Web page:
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Lincoln Highway: Wyoming (Part 2) March 12, 2012

Posted by Jenny in history, travel.
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Lincoln Theater, 16th St. (Lincolnway), Cheyenne

In this series of posts, we journey on the Lincoln Highway from New York City to San Francisco, taking it state by state. Go here for an introduction.

In my last post about the Lincoln Highway, I talked about the early history of the Highway in Wyoming as well as a bit of my personal history in the state. This post tours a few of the highlights that can be seen along the route today.

Entering the state from Kimball, Nebraska—and as usual in the West following the route of the Union Pacific Railroad—the Highway soon passes through the state capital of Cheyenne. Points of interest along 16th Street (the Highway’s route) include not only the Lincoln Theater shown above but the Atlas Theater.

Atlas Theater, Cheyenne

The Lincoln Theater was built in 1913, or the same year that the route of the Lincoln Highway was mapped out. It must have been a welcome stopping point for travelers braving the primitive roadway of the early Lincoln days. To this day it boasts the original fittings: a big chandelier and balcony seating. It operates today as a second-run movie theater, but with bargain ticket prices of $2.00.

The Atlas down the street, built in 1888, has gone through many transformations. It was constructed as an office building with a tea room (now, there’s a pleasantly obsolete concept!). It was converted to a stage theater in 1908, designed for use by traveling companies, complete with soda fountain, a penny arcade, and a confectionery parlor. It fell upon hard times in the 1920s, becoming a rooming house and then a movie theater called the Strand. The touring drama troupes had faded from existence, replaced by the moving pictures and by the popularity of radio. The Pink Pony Nightclub succeeded the Strand. But now, the longstanding Cheyenne Little Theatre Players use the space for their “Old Fashioned Melodrama” and other productions. Like many other historic structures along the Highway, it is in urgent need of funds for renovation.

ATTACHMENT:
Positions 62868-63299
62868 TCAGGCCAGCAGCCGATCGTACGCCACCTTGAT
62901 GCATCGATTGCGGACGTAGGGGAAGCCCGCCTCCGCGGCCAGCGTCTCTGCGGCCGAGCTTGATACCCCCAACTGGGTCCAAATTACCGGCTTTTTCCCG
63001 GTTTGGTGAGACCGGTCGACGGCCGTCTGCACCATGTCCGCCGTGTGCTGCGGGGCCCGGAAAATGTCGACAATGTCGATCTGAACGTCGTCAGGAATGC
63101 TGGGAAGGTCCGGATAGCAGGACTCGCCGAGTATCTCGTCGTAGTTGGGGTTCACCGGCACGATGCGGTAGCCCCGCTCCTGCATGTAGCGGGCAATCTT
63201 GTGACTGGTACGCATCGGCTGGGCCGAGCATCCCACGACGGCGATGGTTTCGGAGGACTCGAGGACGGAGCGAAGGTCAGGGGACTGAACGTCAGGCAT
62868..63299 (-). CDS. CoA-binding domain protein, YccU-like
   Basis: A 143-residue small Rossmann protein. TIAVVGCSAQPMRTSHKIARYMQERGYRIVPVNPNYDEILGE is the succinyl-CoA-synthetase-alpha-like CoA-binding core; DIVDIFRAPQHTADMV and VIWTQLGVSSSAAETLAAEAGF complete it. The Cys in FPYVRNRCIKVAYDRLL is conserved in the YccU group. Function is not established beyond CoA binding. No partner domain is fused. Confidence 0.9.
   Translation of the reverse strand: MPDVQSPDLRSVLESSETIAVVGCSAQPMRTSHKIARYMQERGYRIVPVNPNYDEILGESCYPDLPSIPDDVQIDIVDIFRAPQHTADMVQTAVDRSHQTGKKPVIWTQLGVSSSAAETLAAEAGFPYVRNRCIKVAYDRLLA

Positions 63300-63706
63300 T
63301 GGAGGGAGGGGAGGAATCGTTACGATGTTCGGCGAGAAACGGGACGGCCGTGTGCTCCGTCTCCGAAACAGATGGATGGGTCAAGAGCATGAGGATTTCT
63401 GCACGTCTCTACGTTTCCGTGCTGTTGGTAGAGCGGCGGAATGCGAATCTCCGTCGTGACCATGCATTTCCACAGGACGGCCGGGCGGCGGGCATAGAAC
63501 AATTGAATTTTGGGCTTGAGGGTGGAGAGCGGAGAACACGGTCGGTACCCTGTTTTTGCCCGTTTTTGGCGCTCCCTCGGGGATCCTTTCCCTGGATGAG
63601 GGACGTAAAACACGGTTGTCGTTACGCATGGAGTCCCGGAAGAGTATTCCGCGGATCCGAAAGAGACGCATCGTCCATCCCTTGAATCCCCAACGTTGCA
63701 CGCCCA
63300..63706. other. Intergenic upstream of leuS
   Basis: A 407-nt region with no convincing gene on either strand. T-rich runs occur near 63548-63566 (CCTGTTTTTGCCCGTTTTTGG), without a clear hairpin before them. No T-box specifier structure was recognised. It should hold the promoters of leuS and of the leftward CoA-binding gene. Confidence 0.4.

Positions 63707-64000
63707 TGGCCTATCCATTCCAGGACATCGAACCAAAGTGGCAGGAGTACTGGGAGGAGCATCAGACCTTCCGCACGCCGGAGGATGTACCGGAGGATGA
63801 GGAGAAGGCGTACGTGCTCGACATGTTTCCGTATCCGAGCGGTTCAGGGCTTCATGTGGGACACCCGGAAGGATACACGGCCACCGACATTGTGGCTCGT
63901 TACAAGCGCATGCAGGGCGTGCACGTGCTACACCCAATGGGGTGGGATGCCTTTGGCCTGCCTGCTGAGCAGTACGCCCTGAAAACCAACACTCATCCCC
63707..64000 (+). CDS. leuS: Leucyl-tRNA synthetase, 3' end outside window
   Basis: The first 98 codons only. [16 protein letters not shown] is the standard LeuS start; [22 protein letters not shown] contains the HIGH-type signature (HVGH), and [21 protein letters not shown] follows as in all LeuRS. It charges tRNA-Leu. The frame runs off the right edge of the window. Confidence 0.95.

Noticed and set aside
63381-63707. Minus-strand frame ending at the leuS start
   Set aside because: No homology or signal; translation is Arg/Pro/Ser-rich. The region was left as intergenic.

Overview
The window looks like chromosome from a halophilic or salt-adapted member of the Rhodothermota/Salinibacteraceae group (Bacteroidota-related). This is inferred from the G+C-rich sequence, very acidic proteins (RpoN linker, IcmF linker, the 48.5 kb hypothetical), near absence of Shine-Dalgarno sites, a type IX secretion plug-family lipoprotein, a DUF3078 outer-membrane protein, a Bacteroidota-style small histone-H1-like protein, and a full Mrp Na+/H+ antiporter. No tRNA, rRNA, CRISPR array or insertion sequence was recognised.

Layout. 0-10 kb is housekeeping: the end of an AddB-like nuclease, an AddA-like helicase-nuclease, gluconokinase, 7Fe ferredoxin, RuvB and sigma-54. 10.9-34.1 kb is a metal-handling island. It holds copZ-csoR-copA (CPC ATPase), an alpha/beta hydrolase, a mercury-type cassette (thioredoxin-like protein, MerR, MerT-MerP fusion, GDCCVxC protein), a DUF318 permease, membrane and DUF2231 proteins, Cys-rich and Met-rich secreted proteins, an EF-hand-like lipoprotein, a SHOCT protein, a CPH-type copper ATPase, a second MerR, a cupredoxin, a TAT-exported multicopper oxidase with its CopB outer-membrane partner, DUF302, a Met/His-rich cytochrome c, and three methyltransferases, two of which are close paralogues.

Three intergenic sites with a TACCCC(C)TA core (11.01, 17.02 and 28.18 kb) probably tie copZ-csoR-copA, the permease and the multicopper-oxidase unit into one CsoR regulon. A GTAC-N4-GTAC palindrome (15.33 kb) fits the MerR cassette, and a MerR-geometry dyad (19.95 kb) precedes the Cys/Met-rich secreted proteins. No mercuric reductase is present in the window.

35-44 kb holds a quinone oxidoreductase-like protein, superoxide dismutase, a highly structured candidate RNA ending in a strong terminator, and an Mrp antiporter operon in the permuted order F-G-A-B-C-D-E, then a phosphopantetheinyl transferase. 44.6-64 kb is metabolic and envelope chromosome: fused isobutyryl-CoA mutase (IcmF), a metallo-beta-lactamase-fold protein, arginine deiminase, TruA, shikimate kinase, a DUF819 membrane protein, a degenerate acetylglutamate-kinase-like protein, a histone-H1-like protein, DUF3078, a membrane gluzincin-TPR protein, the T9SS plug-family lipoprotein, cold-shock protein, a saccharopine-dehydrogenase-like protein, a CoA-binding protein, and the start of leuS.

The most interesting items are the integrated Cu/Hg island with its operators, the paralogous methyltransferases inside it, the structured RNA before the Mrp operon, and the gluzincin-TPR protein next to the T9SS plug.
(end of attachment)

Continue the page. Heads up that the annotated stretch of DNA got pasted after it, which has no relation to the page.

Also in Cheyenne, the Union Pacific Railroad Depot fronts the Highway route. It is a lovely structure, complete with Romanesque arches and an imposing clock tower.

Union Pacific Depot, Cheyenne

West of Cheyenne, as we follow I-80—which occupies the Highway route for the majority of mileage across the state—it is possible to stop and view the Tree in the Rock, a small limber pine that seemingly grows out of solid rock. It is said that locomotive firemen on the UP stopped here to give the tree a spritz of water from their buckets. However, the route of the railroad shifted several miles south in 1901.

The Tree in the Rock is located near Buford, an unincorporated community with a population of one. In the late 1800s when the railroad was under construction, it was a thriving community. The town, with its trading post, is currently for sale, following the mayor’s decision to retire.

The Ames Monument at Exit 329 off I-80 commemorates Oliver and Oakes Ames, the primary financiers of the UP. It looks Egyptian to me. Oakes, a U.S. representative in Massachusetts, was implicated in fraud and censured by Congress.

Ames Monument

A bit further along, at the I-80 Summit Rest Area, we encounter a gigantic bust of Lincoln. Formerly located at the highest point on the transcontinental railroad (8,247′), it was shifted a short distance when I-80 came through. University of Wyoming art professor Robert Russin sculpted the bust. It’s amazing how many different styles have been used to depict Abraham Lincoln in sculpture.